AT&T announced late on Thursday that their flagship store in Downtown San Francisco, the largest such store for the telecommunications company on the West Coast, is to close on August 1st, becoming the latest business closure to occur in the city’s Union Square.
The departure of the AT&T flagship store marks the latest in retail companies abandoning the city. In the last few years, Walgreens has closed most stores in the city because of the massive amount of crime within its stores. Higher-end stores like Cotopaxi have also cited break-ins and crime as major reasons for leaving. And just within the last three months, all Amazon Go stores, Anthropologie, several high-end Union square stores, and the flagship Whole Foods store all announced that their doors will be closing, along with multiple non-chain stores throughout the city. Last month, both Nordstrom and Saks Off 5th announced the closure of 3 main locations in the city, along with T-Mobile, Old Navy, and Williams-Sonoma also announcing closures. The last major departures, of Westfield leaving the San Francisco Centre mall and the Cinemark at the same mall closing down, came only this week.
However, unlike the usual reasons given by the other companies ranging from crime to severely lowered foot traffic to the general decline of the city, AT&T said on Thursday that the closure was due to a change in customer habits. While some physical stores would remain open, including two AT&T stores within a mile of the flagship store, and AT&T’s main flagship store in Dallas, others, such as the Union Square store and Chicago’s Michigan Avenue flagship store, will be closing.
“Consumer shopping habits continue to change, and we’re changing with them,” AT&T spokesperson Chris Collins said on Thursday. “That means serving customers where they are through the right mix of retail stores, digital channels and our phone-based care team.”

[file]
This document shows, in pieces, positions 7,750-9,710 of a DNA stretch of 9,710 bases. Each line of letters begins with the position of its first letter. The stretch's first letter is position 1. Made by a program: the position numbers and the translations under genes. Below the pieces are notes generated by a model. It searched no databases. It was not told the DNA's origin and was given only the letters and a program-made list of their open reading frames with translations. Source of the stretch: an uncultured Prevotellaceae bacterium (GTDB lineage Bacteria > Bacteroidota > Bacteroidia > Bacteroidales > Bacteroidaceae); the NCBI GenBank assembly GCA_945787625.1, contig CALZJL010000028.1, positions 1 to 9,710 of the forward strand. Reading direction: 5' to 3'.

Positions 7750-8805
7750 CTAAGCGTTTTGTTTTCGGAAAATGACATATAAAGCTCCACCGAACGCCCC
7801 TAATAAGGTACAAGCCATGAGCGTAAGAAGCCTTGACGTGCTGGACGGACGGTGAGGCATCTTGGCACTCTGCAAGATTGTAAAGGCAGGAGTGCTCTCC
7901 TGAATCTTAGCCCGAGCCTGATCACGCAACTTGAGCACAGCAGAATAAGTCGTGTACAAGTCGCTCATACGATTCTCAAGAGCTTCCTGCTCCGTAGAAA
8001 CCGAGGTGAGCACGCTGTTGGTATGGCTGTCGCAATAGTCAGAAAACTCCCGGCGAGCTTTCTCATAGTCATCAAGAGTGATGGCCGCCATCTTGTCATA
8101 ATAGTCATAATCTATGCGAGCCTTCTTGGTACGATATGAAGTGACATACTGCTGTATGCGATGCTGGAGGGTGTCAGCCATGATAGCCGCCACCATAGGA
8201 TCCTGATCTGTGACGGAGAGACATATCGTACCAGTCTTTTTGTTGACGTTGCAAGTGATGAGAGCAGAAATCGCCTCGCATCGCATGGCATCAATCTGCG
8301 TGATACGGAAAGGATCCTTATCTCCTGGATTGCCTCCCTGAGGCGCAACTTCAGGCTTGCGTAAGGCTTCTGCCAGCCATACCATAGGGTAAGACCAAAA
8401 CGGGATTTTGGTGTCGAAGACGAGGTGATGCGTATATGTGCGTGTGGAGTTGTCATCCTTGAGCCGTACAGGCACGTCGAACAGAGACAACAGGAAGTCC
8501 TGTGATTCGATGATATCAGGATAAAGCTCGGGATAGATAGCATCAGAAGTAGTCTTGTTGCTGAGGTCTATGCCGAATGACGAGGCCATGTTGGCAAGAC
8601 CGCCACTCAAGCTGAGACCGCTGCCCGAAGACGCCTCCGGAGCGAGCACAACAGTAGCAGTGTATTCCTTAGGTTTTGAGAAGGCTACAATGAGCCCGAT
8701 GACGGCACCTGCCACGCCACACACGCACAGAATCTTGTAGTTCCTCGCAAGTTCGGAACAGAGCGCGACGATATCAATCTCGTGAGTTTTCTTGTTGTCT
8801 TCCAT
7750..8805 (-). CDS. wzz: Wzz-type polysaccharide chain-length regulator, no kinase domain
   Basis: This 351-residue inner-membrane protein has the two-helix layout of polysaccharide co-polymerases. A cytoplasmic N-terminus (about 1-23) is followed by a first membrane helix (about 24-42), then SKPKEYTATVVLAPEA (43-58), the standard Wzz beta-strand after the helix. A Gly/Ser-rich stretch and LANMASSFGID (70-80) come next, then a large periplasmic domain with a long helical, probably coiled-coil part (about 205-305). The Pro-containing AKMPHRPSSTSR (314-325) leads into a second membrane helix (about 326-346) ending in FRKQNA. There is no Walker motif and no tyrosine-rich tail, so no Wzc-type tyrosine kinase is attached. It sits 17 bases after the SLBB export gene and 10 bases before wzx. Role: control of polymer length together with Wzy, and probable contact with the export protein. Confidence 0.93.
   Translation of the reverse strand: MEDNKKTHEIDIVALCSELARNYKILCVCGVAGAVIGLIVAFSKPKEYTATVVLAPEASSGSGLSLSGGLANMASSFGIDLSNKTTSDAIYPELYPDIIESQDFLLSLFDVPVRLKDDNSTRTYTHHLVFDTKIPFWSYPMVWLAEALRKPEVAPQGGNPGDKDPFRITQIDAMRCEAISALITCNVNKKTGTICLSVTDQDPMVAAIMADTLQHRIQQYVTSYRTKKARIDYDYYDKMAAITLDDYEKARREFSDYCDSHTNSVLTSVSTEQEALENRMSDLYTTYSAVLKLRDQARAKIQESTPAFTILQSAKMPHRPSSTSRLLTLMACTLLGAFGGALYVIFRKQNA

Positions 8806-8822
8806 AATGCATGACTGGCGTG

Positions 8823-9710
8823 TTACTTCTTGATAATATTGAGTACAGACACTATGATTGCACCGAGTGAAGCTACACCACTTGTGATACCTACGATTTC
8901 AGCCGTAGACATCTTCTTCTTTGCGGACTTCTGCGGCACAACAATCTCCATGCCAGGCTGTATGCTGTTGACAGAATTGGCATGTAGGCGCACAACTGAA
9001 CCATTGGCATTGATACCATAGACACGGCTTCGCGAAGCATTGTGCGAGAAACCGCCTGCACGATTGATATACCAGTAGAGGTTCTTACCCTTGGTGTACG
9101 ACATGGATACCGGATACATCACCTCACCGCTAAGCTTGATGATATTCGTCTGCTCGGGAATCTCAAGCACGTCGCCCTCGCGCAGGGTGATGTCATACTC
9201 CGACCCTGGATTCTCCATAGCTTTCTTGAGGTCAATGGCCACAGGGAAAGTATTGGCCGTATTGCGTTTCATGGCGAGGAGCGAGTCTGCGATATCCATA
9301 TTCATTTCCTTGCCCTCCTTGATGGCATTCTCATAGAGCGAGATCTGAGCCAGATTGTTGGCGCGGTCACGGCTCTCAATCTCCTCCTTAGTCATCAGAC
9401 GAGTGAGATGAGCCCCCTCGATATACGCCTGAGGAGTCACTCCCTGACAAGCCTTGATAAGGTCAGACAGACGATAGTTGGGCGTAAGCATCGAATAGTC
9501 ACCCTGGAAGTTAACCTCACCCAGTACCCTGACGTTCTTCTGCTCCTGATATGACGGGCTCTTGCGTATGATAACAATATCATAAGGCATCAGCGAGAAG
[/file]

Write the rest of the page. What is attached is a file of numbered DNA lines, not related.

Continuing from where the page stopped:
Despite changing consumer trends being the stated reason, there are multiple hints that other factors went into the closure. Most notably, the dangers in Downtown San Francisco and Union Square have been noted by many as a big reason, with further evidence coming on Thursday that the area wasn’t as safe as the city claimed through the action of many TV networks warning reporters to not report on the closure of the Cinemark from the mall as it was too dangerous. The fact that the closure came in Union Square, as compared to stores in areas nearby with lower crime rates that are staying open, pointed to crime as a major reason as well.
Latest major business closure in SF
Experts told the Globe on Friday that it was likely a mix of stated and unstated reasons for the telecommunications giant to close the Union Square location.
“Right now there is a trend of many retail places to pull out of downtowns,” explained Susan Thompson, a San Jose-based real estate advisor who specializes in leased downtown locations. “It is not just a San Francisco thing. Downtowns in general nationwide are not the major shopping locations they used to be, at least in really big cities. Like in AT&T’s case. Why have a store selling phones and plans be in an area with mostly business commuters and tourists when stores in areas with more physical residents are more popular? No one is grabbing a new cell phone plan while on vacation or when rushing to work. They do it when they have more time.”
“Same with shopping in general. Stores in downtowns work when the people walking by, or parking and then walking, see cool shops on the way to a restaurant or store they need to go to, then go around to a few businesses.
“And that brings us to those reasons AT&T possibly didn’t give. Crime, lowered foot traffic due to people not wanting to go downtown or due to remote working, worry about about being a victim due to lowered police presence – all of these factor in to less people going to stores like the AT&T there. People are fine walking around in downtowns or downtown shopping areas when they are safe or they have a huge draw like a stadium or convention center to factor things in. Union Square is notorious for having more and more shops close up, crime spiking, and fewer people wanting to visit there. Consumers changing habits was definitely a factor for AT&T, but it’s impossible to deny the host of other problems in the area too. It had to play some sort of role in their decision.”
More announcements of businesses leaving San Francisco and Union Square are expected to continue throughout the second half of the year as more leases expire.
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